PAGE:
Russian Royalty, Uncrowned Lithuanian Grand Duchess and Polish Queen. She was oldest surviving child of Ivan III the Great, the Grand Prince of Moscow and the wife of Alexander Jagiellon, the Grand Duke of Lithuania and King of Poland; yet she was never crowned Grand Duchess of Lithuania and Queen of Poland. Her marriage to Polish royalty had been arranged when she was eight-years-old. Alexander had to receive a special permission from Pope Alexander VI to marry a non-Catholic and sign a formal agreement with Ivan III in October 1494 that Helena would not be forced to convert, but could if she desired to convert. Before her wedding, her father forbid her to convert from Russian Eastern Orthodoxy to Catholicism; to become the Queen of Poland, Alexander’s bride had to be of Roman Catholic faith. Part of the marriage agreement was an Eastern Orthodox Church was available for her to worship in her faith. Although her dowry was scant, she was intelligent, well-educated, beautiful, twenty years younger than her husband, but as the years pass, she was unable to give him an heir; she had two miscarriages. The couple wed on February 15, 1495. Their marriage was a constant source of tension between her father in Moscow and her husband, between the couple and her in-laws, and King Alexander of Poland and his subjects. Despite political tensions and religious differences, their marriage was a loving one and the royal couple were close. Instead of guaranteeing peace, her marriage gave her father Ivan III an opportunity to interfere in Lithuanian affairs by accusing Alexander of mistreating his beloved wife and repressing Orthodox believers. This became the pretext to renew war in 1500 with Lithuanian losing 8,000 men on the battle field. When Alexander's older brother, John I Albert, was King of Poland, he had also lost a war with land to Russia. With her help indirectly, the war ended with a six-year truce in 1503; Lithuania lost about a third of its territory as Russian expanded its borders again. Before the six-year truce ended, her husband's health declined with him having a stroke. After her husband's death in August of 1506, she wanted to return to Moscow but was not allowed by Alexander's younger brother, Sigmund I the Old, who was now the reigning king. Her father Ivan III died the October after her husband's death with her younger brother Vasili III taking his place as ruler. She had been given land and a wealth of gold from her husband as he did not want her to be a penniless young widow after his death. Although Alexander made plans with Sigmund to care for her after his death, the plans were discarded and the gold and land was taken away by an unknown source. The Polish looked at her as a possible spy giving Russia political information. She attempted to escape to Russia, but was captured, put under house arrest in a castle where, in a short time, she died suddenly; the cause of death was reportedly poisoned. Vasili III of Russia requested Sigmund to launch a full investigation into her death and to what happened to the treasure of gold given to by her husband. No one was ever arrested. Besides John I Albert and Sigmund I the Old, another brother-in-law was Saint Casimir. Since the couple had different faiths, they were not buried together, but each's last resting place was a church of their faith.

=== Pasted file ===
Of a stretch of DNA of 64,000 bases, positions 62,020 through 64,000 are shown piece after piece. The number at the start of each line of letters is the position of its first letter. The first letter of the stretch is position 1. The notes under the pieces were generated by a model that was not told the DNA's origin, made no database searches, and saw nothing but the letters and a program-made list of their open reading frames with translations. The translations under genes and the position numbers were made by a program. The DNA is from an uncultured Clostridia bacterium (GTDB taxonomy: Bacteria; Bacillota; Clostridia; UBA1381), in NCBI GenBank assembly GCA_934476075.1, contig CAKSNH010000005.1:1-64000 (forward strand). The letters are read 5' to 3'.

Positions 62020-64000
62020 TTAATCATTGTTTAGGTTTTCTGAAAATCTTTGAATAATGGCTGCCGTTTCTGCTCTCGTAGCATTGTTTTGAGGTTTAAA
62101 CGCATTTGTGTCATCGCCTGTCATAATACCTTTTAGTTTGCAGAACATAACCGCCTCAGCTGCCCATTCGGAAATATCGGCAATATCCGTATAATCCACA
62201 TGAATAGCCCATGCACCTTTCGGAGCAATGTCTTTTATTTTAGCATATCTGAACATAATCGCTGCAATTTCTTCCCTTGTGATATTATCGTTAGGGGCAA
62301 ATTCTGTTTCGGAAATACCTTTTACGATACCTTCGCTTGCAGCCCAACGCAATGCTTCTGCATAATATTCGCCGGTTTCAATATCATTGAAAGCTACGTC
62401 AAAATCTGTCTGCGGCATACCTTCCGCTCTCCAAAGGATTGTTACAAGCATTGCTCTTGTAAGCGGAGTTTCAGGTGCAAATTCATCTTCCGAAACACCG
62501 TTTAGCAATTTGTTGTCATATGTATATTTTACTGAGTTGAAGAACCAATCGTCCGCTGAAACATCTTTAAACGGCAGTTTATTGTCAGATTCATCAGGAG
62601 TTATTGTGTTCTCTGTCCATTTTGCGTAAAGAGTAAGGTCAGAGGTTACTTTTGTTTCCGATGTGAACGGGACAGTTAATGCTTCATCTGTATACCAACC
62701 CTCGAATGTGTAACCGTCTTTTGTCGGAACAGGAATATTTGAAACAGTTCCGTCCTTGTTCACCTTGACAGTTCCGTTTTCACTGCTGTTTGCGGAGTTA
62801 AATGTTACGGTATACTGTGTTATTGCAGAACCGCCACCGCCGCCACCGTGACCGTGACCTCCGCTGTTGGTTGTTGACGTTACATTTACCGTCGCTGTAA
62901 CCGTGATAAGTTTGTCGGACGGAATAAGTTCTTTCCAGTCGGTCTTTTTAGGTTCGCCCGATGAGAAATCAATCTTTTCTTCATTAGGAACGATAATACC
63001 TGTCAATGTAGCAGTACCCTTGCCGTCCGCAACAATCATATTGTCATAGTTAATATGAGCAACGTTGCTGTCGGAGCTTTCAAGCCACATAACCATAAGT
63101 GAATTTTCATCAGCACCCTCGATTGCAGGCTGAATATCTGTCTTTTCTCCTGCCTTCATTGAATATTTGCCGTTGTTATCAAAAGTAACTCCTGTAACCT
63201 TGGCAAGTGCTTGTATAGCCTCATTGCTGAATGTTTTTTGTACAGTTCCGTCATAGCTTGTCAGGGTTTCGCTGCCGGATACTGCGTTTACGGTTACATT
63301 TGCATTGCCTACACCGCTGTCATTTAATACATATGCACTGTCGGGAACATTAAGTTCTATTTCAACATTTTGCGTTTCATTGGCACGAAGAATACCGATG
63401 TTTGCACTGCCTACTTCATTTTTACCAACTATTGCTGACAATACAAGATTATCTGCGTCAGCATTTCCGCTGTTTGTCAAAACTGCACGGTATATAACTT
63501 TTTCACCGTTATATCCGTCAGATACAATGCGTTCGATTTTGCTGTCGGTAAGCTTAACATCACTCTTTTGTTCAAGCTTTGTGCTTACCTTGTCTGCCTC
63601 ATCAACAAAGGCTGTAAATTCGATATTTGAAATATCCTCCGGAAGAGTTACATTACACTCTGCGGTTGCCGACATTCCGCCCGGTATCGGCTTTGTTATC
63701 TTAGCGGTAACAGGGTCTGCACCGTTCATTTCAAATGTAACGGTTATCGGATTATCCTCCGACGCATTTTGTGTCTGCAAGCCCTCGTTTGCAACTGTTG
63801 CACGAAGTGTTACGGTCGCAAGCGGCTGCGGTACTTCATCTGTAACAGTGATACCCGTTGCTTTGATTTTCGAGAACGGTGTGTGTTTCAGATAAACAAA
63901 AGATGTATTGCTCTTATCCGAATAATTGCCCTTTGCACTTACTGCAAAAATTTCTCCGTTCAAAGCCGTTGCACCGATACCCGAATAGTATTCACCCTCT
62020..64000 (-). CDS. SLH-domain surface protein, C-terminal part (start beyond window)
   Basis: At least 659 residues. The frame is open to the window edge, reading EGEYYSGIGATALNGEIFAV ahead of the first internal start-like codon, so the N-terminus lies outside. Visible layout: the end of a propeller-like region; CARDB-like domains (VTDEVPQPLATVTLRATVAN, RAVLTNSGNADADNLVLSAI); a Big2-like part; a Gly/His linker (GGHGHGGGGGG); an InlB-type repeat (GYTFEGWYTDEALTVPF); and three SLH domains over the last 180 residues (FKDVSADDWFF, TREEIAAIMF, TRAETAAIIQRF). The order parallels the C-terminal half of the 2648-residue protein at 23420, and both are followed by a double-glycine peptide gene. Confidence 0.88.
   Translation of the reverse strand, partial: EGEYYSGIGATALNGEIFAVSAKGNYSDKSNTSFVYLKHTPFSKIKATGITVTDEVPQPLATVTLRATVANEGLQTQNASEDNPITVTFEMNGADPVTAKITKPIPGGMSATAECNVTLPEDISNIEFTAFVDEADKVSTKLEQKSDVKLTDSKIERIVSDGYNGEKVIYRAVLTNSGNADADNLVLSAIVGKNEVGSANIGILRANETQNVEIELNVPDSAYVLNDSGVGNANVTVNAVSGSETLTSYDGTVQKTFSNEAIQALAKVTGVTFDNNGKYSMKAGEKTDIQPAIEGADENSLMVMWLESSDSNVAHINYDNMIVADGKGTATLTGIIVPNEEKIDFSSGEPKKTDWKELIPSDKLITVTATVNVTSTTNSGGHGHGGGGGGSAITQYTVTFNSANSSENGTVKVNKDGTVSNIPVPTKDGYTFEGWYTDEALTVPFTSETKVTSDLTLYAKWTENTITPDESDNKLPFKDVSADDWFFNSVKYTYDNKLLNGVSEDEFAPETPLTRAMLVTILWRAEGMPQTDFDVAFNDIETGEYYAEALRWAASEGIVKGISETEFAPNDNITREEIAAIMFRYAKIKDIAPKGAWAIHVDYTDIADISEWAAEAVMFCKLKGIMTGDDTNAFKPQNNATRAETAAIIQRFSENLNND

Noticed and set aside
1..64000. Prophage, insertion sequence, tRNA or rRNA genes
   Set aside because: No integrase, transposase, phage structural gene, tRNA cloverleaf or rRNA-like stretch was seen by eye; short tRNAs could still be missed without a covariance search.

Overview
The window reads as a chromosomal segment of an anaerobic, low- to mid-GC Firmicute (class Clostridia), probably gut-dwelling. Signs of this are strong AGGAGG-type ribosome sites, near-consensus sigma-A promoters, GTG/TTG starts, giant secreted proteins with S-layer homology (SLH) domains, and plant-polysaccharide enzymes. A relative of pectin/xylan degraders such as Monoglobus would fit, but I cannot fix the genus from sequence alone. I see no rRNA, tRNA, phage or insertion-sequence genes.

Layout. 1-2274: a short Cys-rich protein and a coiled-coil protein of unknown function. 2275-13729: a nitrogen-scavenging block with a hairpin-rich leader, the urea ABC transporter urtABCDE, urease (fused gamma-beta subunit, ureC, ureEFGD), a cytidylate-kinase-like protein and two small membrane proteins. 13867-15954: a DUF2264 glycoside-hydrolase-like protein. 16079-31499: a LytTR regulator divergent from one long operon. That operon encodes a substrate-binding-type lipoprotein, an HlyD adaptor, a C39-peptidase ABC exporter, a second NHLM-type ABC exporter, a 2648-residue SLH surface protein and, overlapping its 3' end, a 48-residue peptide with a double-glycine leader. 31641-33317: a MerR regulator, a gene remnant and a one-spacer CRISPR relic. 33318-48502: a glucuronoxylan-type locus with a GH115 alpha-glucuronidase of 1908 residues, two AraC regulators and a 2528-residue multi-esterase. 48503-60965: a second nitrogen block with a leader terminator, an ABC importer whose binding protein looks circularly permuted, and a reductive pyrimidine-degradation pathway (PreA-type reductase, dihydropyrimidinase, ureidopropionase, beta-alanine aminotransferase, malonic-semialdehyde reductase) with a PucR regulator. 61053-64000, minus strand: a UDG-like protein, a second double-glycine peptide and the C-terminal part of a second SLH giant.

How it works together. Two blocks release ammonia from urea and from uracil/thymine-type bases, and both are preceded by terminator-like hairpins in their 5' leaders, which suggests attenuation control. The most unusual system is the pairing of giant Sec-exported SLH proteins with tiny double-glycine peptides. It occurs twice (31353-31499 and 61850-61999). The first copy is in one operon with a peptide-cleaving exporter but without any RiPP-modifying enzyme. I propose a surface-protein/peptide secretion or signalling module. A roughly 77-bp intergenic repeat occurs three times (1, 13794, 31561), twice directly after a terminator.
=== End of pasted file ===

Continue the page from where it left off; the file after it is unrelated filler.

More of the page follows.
Bio by: Linda Davis
Cause of death: Alleged poisoning